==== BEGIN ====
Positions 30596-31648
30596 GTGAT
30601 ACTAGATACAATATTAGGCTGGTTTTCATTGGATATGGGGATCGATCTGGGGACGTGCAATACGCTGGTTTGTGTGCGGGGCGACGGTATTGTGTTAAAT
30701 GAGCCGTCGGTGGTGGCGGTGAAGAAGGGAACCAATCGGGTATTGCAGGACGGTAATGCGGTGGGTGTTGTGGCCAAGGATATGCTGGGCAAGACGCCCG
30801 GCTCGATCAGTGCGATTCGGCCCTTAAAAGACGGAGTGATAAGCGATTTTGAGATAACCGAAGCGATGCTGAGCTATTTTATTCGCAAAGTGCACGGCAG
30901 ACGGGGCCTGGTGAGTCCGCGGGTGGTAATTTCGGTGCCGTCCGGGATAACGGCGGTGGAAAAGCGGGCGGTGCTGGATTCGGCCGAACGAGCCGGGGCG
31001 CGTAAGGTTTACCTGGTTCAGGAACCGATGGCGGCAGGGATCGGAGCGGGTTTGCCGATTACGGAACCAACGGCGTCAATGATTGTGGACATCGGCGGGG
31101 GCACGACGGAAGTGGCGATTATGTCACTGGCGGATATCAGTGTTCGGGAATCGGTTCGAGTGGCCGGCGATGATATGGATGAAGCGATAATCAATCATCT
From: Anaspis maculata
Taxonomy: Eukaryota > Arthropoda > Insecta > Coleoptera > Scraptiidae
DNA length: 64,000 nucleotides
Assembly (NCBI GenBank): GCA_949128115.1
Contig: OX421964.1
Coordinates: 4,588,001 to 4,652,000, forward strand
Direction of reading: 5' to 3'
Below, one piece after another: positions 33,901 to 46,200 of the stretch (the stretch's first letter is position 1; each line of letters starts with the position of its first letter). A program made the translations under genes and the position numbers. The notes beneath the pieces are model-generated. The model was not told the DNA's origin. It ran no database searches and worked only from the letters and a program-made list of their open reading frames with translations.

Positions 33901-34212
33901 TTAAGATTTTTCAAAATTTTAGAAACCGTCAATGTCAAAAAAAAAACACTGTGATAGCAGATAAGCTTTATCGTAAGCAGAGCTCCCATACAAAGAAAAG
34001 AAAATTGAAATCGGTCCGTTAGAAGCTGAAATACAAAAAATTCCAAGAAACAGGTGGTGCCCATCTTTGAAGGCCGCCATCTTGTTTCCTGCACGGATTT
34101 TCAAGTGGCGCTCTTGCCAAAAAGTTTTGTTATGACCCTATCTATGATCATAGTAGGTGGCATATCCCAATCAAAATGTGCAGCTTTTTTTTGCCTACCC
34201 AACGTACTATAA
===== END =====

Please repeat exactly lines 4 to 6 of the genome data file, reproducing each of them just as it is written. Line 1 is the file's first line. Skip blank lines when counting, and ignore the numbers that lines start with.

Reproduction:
30701 GAGCCGTCGGTGGTGGCGGTGAAGAAGGGAACCAATCGGGTATTGCAGGACGGTAATGCGGTGGGTGTTGTGGCCAAGGATATGCTGGGCAAGACGCCCG
30801 GCTCGATCAGTGCGATTCGGCCCTTAAAAGACGGAGTGATAAGCGATTTTGAGATAACCGAAGCGATGCTGAGCTATTTTATTCGCAAAGTGCACGGCAG
30901 ACGGGGCCTGGTGAGTCCGCGGGTGGTAATTTCGGTGCCGTCCGGGATAACGGCGGTGGAAAAGCGGGCGGTGCTGGATTCGGCCGAACGAGCCGGGGCG